With the invention and patent of the Bentham planer at the end of the 18th century, and the Newberry bandsaw, innovation in woodworking technology achieved a stunning start. Progress in perfecting the products of this technolgy -- planers, jointers, circular saws, bandsaws, routers, lathes -- has continued unabated for two centuries. The upshot -- modern industrial woodworking, with its pantheon of power machinery and mass production that cuts and shapes wood with extraordinary ease and perfection -- is about to travel through still another phase, with the promise today of laser technology applied to the production of wood objects.

The "tragic moment" in woodworking -- truly, a great cultural loss -- is the passing of the great English cabinetmakers:

... [I]n England in 1718, most woodworking was purely manual. Machines were not used because they had not been invented. Mass production, industrialism, and capitalistic organization were unknown. The prevalent form of industrial organization was the guild, wherein master worked with his men; and men, in due time, all became masters.

(The "tragic moment" -- as a phrase lamenting the demise of the great cabinetmakers - is employed by the famous manufacturer of power woodworking machinery, J D Wallace.

The early furniture industry gives us ample evidence about the dates of the introduction of power woodworking machinery. Usually period for the introduction of power-mechanized processes is the 1830s and 1840s, with the appearance of the pillar and scroll style. [need images] And often the pillar and scroll style is linked with the adoption of the band saw, which Robert Bishop says was in common use by 1840. (The American source for pillar and scroll designs was John Hall, the Cabinetmaker's Assistant Baltimore: by the author, 1840. The link leads to an excellent online -- openlibrary -- version of Hall's designs.) The material culture scholar, Thomas H. Ormsbee, sets the end of the era of handwork at 1850. Click here for online biographical study by Ormsbee of Early American Furniture Makers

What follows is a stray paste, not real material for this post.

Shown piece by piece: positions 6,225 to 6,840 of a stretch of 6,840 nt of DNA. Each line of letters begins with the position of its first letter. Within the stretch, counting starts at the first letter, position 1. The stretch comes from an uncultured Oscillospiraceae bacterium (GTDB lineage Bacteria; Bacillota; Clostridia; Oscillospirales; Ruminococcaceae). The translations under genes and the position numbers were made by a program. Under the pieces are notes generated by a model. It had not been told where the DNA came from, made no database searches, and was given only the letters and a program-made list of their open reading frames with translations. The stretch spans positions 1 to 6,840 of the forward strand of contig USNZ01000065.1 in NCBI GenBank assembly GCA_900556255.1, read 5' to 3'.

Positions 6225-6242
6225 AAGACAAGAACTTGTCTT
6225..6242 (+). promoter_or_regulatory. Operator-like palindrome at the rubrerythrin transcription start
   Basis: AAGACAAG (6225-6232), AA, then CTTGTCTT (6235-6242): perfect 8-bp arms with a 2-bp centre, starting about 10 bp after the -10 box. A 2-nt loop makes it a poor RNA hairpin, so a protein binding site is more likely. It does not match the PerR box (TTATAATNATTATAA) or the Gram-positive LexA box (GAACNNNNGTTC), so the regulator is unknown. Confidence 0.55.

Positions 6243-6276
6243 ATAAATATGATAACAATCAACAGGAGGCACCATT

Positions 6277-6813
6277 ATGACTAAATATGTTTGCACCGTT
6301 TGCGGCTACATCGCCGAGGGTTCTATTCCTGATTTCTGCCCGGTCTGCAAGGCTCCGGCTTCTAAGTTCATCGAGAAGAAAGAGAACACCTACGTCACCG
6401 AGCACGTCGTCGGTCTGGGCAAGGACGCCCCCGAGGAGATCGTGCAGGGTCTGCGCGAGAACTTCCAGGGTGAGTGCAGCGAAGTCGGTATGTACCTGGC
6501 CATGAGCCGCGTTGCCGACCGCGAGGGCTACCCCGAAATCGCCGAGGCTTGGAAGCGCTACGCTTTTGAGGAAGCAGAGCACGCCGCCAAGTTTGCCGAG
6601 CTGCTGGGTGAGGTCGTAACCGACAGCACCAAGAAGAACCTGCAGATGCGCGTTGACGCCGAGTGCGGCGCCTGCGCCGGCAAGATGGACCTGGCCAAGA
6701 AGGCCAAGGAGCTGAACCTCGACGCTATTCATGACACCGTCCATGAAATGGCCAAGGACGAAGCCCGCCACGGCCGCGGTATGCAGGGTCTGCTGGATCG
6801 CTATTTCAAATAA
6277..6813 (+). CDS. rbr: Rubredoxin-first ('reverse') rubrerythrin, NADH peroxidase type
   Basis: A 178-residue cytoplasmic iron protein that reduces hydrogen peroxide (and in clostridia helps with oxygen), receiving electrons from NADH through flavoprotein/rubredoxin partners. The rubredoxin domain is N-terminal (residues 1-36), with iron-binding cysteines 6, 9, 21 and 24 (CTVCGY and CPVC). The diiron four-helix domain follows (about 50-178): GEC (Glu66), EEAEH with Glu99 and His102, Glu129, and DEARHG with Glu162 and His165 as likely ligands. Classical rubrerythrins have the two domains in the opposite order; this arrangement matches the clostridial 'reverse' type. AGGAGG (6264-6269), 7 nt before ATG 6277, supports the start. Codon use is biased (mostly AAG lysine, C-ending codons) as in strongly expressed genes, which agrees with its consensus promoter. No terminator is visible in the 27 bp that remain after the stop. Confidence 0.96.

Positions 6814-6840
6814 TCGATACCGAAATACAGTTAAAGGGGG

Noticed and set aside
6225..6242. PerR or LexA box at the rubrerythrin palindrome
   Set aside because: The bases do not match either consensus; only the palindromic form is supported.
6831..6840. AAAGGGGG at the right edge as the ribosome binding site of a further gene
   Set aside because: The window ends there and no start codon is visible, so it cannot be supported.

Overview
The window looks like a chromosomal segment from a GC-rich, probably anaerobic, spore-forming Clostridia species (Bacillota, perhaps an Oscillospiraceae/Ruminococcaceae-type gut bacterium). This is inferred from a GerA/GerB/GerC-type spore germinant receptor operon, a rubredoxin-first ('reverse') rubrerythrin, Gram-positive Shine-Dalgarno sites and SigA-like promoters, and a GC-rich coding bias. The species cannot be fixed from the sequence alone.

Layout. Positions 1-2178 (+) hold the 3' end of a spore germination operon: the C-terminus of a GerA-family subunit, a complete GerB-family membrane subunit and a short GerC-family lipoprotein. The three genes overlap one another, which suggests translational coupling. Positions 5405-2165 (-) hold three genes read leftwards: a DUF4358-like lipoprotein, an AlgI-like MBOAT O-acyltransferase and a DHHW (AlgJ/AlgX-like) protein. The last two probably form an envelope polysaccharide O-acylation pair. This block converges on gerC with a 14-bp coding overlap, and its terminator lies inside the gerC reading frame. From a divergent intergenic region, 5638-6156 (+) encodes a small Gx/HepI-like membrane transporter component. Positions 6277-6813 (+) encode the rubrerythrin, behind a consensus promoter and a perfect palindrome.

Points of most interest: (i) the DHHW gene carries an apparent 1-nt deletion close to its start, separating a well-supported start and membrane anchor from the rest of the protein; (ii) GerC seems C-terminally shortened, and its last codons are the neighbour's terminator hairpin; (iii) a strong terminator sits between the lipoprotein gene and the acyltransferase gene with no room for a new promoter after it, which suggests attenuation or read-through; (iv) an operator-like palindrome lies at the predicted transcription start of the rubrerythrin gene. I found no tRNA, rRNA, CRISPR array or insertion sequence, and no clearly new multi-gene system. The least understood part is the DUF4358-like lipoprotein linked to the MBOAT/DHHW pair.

[need more background on this -- what about "cottage industry" furniture makers? That is, shops operated by one or two men?] Indeed, furniture historians -- as one group of scholars -- conclude that "by 1840, with a rapidly expanding market, there had been a definite change from individual assembly of furniture to the mass production of parts, which were shaped with the aid of lathes and scroll saws powered by steam-driven machines."

Between Bentham and Woodworth

Later, in England, the planers of Joseph Bramah and Malcolm Muir received patents in 1805 and 1857, respectively, and in the United States fourteen planing machine patents were issued-four of them to Pennsylvanians-between 1805 and 1828. (One of the Daniels machines is preserved at the Smithsonian Institute in Washington, DC.) They were of three usual types: having stationary planing cutters, or having planing cutters on horizontally or on vertically rotating disks. In Bramah's machine, cutters rotated horizontally in a disk-shaped path.

The Woodworth Planer, about 1847


The first of my invention relates to the combination of rotary cutters and feeding-rollers in such a manner that the said feeding-rollers shall be capable of feeding the lumber to the cutters, and also of effectually resisting the tendency of the cutters to draw the lumber upwards towards them; the object of this part of my invention being to reduce the lumber operated upon to a uniformity of thickness, and to give it a planed and even surface upon one side thereof. The second part of my invention relates to the combination, with feeding-rollers and rotary cutters, for planing one of the principal surfaces of the lumber; and of rotary matching cutters so as to form a tongue or groove, or both, upon the edge or edges of the lumber at the same time that one of its principle surfaces is planed.

Source: William Woodworth, as cited by Charles R Tompkins, A History of the Planing Mill ... New York: John Wiley, 1889, page 9.

With Rotating Action Steel Cylindrdical Cutterheads Smoothed and Flattened Timber as They Were Fed Between the Rolls

Source: Scientific American 2 1847 page 407.


Source: Anonymous, "200 Years of Woodworking" Wood and Wood Products 1976

The Power Planer as a Machine in the Amateur Woodworker's Shop